To graduate from school, you must first pass the final exam.  In the same way, as you learn different writing techniques, have your songs reviewed and “graded” by someone schooled in the craft and business of songwriting.  Through seminars, workshops, classes, mentorships and even online, you can have your songs critiqued by professional writers and publishers.  Now if you’re a parent, you know how difficult it is to grade your own child’s homework.  If we’re not doing trigonometry every day, then we should leave it up to the trig teacher to both educate and grade the child’s work.  So don’t give your songs to family members or friends for real critique and review, if they are not accomplished songwriters.  (You’ll always get an “A” from friends and family.)  Take your “grades” to heart, and work to improve them until you can pass with flying colors.

You’ve studied long and hard to learn the subject matter.  You’ve practiced and improved your craft to a level that you graduated the school of songwriting.  Now it’s time to put your skills to work.  When I graduated college, I wanted to be a top executive of a music company.  But for obvious reasons, those jobs were not being offered to me right out of the gate.  I had to take an entry level position in an area of the business that was not my first choice.  I was happy to be working, and over time I proved myself and worked my way up the corporate ladder.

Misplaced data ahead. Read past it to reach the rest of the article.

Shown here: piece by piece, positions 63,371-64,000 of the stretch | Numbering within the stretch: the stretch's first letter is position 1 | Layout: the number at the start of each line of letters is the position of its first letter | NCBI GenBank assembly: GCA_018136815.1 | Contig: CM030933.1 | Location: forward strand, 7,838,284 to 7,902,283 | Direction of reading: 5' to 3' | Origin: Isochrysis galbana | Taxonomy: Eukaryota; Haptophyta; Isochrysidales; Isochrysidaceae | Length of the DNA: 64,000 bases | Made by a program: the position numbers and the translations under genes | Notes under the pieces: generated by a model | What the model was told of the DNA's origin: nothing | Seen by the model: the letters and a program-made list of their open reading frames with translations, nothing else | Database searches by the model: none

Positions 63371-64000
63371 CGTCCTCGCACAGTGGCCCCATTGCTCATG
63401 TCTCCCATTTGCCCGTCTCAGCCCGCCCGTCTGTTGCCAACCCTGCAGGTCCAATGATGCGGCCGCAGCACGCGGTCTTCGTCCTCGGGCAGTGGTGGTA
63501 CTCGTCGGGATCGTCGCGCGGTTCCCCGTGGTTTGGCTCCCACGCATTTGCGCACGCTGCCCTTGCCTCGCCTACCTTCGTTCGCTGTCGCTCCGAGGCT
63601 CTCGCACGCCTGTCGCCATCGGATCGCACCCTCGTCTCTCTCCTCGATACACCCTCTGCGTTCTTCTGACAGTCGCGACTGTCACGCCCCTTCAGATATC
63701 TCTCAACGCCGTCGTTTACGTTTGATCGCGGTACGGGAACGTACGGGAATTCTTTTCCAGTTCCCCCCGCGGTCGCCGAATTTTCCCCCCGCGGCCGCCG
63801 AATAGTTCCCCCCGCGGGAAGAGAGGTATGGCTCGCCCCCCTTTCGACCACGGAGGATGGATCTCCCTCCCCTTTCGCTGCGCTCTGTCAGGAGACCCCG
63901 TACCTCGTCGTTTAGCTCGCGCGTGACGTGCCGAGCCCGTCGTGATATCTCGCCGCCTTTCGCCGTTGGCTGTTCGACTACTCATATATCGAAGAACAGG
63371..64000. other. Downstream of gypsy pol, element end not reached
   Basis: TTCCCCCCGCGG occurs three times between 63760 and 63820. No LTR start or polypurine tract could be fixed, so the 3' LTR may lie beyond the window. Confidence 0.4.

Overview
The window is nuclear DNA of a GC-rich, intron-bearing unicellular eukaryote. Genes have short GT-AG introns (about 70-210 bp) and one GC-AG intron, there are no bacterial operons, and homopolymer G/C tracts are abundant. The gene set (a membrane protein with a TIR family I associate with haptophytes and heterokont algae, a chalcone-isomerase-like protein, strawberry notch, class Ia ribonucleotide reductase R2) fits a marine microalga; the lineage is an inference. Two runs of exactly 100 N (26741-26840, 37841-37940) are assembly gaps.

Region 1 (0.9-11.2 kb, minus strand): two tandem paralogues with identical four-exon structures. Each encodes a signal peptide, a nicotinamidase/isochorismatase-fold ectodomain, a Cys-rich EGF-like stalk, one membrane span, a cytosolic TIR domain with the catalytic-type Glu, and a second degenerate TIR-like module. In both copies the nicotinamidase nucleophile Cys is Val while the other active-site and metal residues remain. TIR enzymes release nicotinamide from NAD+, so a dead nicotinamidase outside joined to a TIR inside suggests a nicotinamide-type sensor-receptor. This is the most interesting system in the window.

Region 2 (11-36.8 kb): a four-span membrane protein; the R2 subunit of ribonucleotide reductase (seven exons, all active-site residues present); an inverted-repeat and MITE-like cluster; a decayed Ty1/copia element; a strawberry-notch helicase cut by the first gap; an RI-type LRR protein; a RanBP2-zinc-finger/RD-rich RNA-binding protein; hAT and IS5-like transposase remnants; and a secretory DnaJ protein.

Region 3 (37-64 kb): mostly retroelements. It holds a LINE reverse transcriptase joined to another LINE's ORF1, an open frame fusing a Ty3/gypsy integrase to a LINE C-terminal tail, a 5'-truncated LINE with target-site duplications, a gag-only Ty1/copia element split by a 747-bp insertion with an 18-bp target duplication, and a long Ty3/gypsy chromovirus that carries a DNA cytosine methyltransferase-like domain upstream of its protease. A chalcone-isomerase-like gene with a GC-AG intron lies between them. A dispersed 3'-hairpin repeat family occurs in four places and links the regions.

So by now, I’m sure you’re getting my comparisons.  Maybe your goal is to write songs for the biggest artist on the planet or for the next block-buster film.  Maybe you want your songs to be sung by choirs in thousands of churches.  Setting long-term goals for yourself is a must.  But what are the steps to get there?  Local and regional artists are a great first step.  B and C level national artists are easier to get songs to than those artists already at the top.  Find these artists, meet them, develop relationships.  Write for local projects, local churches, local radio, local advertisers, local television.  Maybe you can find a nearby artist or producer that will co-write with you regularly.   Maybe you have connections with local arrangers or church leaders who would be willing to work with you on choir arrangements for the choirs in your area.  These are just a few of the ways to “enter” a career of songwriting.  It’s rare that anyone can start at the top.  So baby-step your way up.  One cut leads to another, and another.  And although the money may not pay your bills initially, you’re building a reputation and improving your craft along the way.  Eventually, you’ll hit a home-run and promotion to the major leagues can come very quickly.